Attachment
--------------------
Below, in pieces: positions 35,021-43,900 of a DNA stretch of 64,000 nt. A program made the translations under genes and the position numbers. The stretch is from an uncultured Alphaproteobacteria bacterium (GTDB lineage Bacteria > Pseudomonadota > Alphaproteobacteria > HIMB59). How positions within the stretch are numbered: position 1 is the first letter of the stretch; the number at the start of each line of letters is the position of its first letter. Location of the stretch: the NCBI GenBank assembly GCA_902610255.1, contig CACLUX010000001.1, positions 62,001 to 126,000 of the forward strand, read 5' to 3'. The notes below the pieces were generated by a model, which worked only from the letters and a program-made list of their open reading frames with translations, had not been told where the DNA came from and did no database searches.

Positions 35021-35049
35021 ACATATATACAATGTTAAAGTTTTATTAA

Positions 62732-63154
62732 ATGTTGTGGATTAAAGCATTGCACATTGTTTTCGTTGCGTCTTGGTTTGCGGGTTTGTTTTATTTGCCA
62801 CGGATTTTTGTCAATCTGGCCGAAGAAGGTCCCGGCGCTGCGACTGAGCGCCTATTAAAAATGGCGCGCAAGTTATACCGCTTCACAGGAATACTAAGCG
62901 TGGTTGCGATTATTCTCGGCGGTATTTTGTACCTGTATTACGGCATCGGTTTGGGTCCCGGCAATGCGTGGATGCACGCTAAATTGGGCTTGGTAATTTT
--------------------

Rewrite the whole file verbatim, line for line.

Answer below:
Below, in pieces: positions 35,021-43,900 of a DNA stretch of 64,000 nt. A program made the translations under genes and the position numbers. The stretch is from an uncultured Alphaproteobacteria bacterium (GTDB lineage Bacteria > Pseudomonadota > Alphaproteobacteria > HIMB59). How positions within the stretch are numbered: position 1 is the first letter of the stretch; the number at the start of each line of letters is the position of its first letter. Location of the stretch: the NCBI GenBank assembly GCA_902610255.1, contig CACLUX010000001.1, positions 62,001 to 126,000 of the forward strand, read 5' to 3'. The notes below the pieces were generated by a model, which worked only from the letters and a program-made list of their open reading frames with translations, had not been told where the DNA came from and did no database searches.

Positions 35021-35049
35021 ACATATATACAATGTTAAAGTTTTATTAA

Positions 62732-63154
62732 ATGTTGTGGATTAAAGCATTGCACATTGTTTTCGTTGCGTCTTGGTTTGCGGGTTTGTTTTATTTGCCA
62801 CGGATTTTTGTCAATCTGGCCGAAGAAGGTCCCGGCGCTGCGACTGAGCGCCTATTAAAAATGGCGCGCAAGTTATACCGCTTCACAGGAATACTAAGCG
62901 TGGTTGCGATTATTCTCGGCGGTATTTTGTACCTGTATTACGGCATCGGTTTGGGTCCCGGCAATGCGTGGATGCACGCTAAATTGGGCTTGGTAATTTT